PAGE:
Concrete Anchor Design for the International Building Code: Part 2

Designing “Alternative Materials”
Concrete anchor types whose designs are not addressed in the IBC or its Referenced Standards, or are specifically excluded from the scope of the Referenced Standard (ACI 318-11), may be recognized as Alternative Materials. Section 1909 of the 2012 IBC requires that “The strength design of anchors that are not within the scope of Appendix D of ACI 318, shall be in accordance with an approved procedure.” Section D.2.2 of ACI 318-11 lists some concrete anchor types that are considered “Alternative Materials” and specifically excludes these anchors from its scope. The list of “Alternative Material” anchors provided in this section is not, however, a comprehensive list.

Section 104.11 of the 2012 IBC describes how the design professional must approach the design of Alternative Materials.

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Section 104.11 provides the design professional with two options for the substantiation of the acceptable performance of an Alternative Material:

a.
Research Reports. As described in the previous section (Design of Code Anchors), Research Reports are referenced as the primary source for the design and qualification of Alternative Materials. Research Reports for anchors are published by IAPMO UES or ICC-ES, both ANSI ISO 17065 accredited agencies. Publicly developed, majority-approved acceptance criteria are used to establish the test program and minimum performance requirements for an anchor type. Some Alternative Material anchor types have established acceptance criteria to which a product can be evaluated:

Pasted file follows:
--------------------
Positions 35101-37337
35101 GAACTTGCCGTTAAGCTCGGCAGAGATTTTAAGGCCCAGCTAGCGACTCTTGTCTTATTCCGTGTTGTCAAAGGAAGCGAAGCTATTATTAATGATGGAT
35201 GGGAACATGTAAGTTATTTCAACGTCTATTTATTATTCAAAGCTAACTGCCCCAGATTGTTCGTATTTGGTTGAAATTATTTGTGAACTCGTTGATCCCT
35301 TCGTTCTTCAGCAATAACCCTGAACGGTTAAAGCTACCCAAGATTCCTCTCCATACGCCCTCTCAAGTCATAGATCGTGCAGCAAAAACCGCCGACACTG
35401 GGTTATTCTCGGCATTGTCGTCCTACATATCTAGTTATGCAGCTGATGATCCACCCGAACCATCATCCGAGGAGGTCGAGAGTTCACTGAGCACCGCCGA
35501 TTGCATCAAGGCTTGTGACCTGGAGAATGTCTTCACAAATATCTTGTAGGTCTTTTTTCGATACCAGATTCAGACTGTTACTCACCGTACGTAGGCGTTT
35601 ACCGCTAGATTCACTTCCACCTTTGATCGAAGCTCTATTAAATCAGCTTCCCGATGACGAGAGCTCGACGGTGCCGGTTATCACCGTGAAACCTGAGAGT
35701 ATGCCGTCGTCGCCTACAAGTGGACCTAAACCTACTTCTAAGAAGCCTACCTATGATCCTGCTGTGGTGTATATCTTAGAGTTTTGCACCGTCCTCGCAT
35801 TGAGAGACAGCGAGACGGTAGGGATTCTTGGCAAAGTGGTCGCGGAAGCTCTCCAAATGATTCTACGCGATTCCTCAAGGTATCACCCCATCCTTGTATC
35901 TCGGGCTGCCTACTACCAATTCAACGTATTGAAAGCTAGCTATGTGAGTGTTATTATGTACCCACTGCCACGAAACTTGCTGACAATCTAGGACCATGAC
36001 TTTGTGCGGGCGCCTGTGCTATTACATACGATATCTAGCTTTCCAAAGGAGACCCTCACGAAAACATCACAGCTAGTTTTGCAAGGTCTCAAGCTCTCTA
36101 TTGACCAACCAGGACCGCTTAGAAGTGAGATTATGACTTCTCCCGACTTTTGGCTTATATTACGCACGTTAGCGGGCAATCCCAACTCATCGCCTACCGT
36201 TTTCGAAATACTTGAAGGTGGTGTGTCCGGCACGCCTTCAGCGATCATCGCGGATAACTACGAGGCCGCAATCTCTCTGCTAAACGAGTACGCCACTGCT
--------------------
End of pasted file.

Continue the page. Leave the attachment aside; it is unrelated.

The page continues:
• Screw Anchors in Concrete (such as Simpson Strong-Tie® Titen HD®): ICC-ES AC193
  • Headed Cast-in Specialty Inserts (such as Simpson Strong-Tie® Blue Banger Hanger®): ICC-ES AC446
  • Powder- or Gas-Actuated Fasteners (such as Simpson Strong-Tie® PDPA and GDP): ICC-ES AC70

If Research Reports are used to substantiate an anchor’s performance, the design professional is bound by the design methodology and product limitations described in the Research Report.

b.
Tests. If a Research Report is not available, and no acceptance criteria exists for a given anchor type, IBC Section 104.11 permits the use of tests performed in accordance with “recognized and accepted test methods” by an “approved agency” to substantiate performance. One example of an anchor type for which no acceptance criteria exists is:

  • Helical Wall Ties (such as Simpson Strong-Tie® Heli-Tie™)